Achieving Work-Life Balance

Achieving Work-Life Balance

With the huge demands of our personal and professional lives, workers these days struggle a lot with striking the appropriate balance between their work and their lives. Many people experience burn-out and fatigue, and if you visit your doctor with complaints about a fever or malaise, their first question will be “where do you work” or “what do you for a living”.

The doctors strongly believe that there is a strong correlation between the work you do, the stress it brings, and the state of your health. While they may be right in certain respects, a broader view of the challenge will reveal that the real issue lies not in the work that you do, or the “stress” that comes with your work, but it is more about the choices that you make regarding your work and life, and how you respond to these “stresses”.

Here are some principles that can guide you towards a better work-life balance:

  • Change your Response to Stress: Stress is a choice. The truth hard or complex work doesn’t create stress, it is your response to it usually through worrying, anxiety, and fear that causes stress. Choose to respond appropriately to stressful situations by sharing them with others, helping others through their own stresses, and focusing on “solutions” rather than the “problems”

  • Manage Time and Energy: Beyond being better at managing your time and priorities, focus on managing your energy -physical, mental, spiritual, and emotional. The better managed you are in these four domains, the better your body will be able to cope with the excessive demands from your work and life.

  • Compartmentalize: Take time to deal with issues one after the other, rather than trying to go headlong into solving many issues at the same time. Compartmentalize the pressures you face and deal with them one after the other.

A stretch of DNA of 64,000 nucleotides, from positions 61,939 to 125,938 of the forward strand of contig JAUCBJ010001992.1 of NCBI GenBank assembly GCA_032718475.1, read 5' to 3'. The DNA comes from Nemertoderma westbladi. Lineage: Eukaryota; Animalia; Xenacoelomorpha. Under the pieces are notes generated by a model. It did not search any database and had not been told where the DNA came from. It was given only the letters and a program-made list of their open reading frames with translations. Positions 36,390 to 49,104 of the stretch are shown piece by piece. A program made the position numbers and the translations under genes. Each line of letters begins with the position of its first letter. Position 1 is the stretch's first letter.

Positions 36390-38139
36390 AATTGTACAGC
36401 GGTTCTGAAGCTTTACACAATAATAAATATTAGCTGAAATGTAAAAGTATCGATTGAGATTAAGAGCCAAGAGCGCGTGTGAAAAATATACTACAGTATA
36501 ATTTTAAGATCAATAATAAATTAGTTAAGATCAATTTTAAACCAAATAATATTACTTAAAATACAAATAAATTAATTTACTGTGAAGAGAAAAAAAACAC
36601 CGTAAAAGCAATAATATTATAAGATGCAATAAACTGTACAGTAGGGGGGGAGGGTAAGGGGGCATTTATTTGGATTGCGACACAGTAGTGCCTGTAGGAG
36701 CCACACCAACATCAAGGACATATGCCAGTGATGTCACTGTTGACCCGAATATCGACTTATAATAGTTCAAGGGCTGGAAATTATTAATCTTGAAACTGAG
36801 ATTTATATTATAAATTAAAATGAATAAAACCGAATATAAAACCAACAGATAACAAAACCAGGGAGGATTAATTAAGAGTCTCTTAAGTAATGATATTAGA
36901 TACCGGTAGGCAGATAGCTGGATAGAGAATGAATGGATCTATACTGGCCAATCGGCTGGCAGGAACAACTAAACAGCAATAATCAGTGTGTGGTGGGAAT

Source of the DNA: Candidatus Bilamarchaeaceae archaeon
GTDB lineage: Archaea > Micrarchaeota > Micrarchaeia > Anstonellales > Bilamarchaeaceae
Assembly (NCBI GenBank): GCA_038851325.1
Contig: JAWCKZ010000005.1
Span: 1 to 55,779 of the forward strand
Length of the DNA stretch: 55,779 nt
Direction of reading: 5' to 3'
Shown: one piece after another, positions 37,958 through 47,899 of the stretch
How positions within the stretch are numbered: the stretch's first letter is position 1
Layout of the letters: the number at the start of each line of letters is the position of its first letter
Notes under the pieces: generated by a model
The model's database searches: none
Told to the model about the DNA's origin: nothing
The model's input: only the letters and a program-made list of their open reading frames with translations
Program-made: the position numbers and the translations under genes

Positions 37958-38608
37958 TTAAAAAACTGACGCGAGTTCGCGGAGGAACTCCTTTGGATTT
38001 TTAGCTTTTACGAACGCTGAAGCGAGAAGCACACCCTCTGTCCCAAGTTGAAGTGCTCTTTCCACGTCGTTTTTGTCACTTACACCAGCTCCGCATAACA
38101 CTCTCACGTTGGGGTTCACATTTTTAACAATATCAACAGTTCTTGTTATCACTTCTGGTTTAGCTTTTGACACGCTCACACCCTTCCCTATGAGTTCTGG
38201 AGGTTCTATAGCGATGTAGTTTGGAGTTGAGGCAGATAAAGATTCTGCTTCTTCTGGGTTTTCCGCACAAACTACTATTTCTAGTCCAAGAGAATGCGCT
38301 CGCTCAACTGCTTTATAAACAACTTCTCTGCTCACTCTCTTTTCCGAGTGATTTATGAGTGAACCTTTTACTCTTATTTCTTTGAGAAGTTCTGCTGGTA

• Integrate Work and Life: Look for creative ways to integrate your work and life. They don’t have to be two parallel things that never meet. For example, build better relationships with the people at work, and invite them into your personal life. Socialize with your colleagues after work and get to know their families too.

  • Make your Passion your Work: One of the biggest reasons why people feel “stressed” about their work is that the work they do is not aligned with their interests and talents – they are square pegs desperately trying to fit into round holes and are not actively doing something to get better at their jobs and become more passionate about what they do. When you are intrinsically motivated and passionate about your work you will thoroughly enjoy it, no matter how demanding it is. Where your job only represents a paycheque, then it will seem like drudgery and will be a source of significant stress.

I believe that hard work doesn’t kill, rather it is worrying and being “stressed” about the work that you do that kills. Stress is a choice, and to create a better work-life balance, you should learn to: change your response to stress; manage your energy; compartmentalize; integrate your work and life, and make your passion your work.

Another way to support your personal development will be to learn about the Five Levels of Leadership, the behaviors and skills required to transition from one level to another, and the rules for applying this framework in your life with this FREE online course, How to Grow as a Leader.

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